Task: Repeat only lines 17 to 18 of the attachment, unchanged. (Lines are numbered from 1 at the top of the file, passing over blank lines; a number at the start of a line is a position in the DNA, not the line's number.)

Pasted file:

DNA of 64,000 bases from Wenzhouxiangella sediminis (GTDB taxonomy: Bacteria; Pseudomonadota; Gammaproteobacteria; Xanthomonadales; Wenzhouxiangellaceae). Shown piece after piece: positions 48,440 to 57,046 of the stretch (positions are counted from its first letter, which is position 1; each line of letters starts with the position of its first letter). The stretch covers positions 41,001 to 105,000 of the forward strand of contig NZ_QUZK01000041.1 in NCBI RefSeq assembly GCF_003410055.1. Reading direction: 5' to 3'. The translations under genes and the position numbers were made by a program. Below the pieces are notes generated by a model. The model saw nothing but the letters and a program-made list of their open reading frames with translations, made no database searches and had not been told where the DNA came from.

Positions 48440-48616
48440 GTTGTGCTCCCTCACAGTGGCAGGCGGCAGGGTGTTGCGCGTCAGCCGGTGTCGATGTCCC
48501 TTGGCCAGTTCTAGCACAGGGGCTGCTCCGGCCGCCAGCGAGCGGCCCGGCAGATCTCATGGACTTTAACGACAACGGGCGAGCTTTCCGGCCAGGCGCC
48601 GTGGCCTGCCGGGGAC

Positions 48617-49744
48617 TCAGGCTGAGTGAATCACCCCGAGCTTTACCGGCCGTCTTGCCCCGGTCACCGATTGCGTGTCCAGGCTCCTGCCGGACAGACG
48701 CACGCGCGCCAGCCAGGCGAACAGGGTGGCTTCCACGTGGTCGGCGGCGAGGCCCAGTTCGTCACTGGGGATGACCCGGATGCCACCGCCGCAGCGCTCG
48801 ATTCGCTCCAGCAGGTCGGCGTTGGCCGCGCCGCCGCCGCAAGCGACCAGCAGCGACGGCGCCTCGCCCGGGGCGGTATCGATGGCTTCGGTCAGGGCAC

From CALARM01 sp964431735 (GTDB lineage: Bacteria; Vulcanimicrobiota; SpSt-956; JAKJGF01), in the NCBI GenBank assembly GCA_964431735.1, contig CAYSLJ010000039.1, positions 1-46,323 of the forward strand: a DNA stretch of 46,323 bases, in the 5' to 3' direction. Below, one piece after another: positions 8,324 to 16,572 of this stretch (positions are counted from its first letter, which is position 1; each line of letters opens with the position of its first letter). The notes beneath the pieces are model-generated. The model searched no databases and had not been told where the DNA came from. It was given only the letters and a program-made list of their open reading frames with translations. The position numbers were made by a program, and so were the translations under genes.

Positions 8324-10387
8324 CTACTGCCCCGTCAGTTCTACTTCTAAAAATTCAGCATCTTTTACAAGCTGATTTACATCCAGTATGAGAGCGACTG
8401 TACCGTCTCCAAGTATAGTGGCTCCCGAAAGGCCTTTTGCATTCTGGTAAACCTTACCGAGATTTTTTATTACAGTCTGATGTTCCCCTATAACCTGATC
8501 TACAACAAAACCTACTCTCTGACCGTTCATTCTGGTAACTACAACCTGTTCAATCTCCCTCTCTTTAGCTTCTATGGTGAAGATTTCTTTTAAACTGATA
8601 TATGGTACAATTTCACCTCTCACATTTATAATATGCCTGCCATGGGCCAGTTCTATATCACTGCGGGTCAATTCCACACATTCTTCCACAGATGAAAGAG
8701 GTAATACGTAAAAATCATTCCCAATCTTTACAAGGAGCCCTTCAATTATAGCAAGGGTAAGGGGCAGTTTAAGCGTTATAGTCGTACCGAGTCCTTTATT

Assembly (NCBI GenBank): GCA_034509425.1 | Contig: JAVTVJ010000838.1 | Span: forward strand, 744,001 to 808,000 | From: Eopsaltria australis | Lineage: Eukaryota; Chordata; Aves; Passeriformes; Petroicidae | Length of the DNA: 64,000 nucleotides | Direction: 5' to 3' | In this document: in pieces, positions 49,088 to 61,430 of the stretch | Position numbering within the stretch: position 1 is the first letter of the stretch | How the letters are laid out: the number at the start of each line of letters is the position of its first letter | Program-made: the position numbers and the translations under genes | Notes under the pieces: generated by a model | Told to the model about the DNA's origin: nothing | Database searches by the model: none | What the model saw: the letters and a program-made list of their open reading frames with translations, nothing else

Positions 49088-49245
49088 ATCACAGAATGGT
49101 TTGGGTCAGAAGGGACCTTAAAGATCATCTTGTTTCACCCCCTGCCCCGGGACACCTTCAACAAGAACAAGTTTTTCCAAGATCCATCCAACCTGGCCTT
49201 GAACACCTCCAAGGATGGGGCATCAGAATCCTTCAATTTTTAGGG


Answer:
Assembly (NCBI GenBank): GCA_034509425.1 | Contig: JAVTVJ010000838.1 | Span: forward strand, 744,001 to 808,000 | From: Eopsaltria australis | Lineage: Eukaryota; Chordata; Aves; Passeriformes; Petroicidae | Length of the DNA: 64,000 nucleotides | Direction: 5' to 3' | In this document: in pieces, positions 49,088 to 61,430 of the stretch | Position numbering within the stretch: position 1 is the first letter of the stretch | How the letters are laid out: the number at the start of each line of letters is the position of its first letter | Program-made: the position numbers and the translations under genes | Notes under the pieces: generated by a model | Told to the model about the DNA's origin: nothing | Database searches by the model: none | What the model saw: the letters and a program-made list of their open reading frames with translations, nothing else

Positions 49088-49245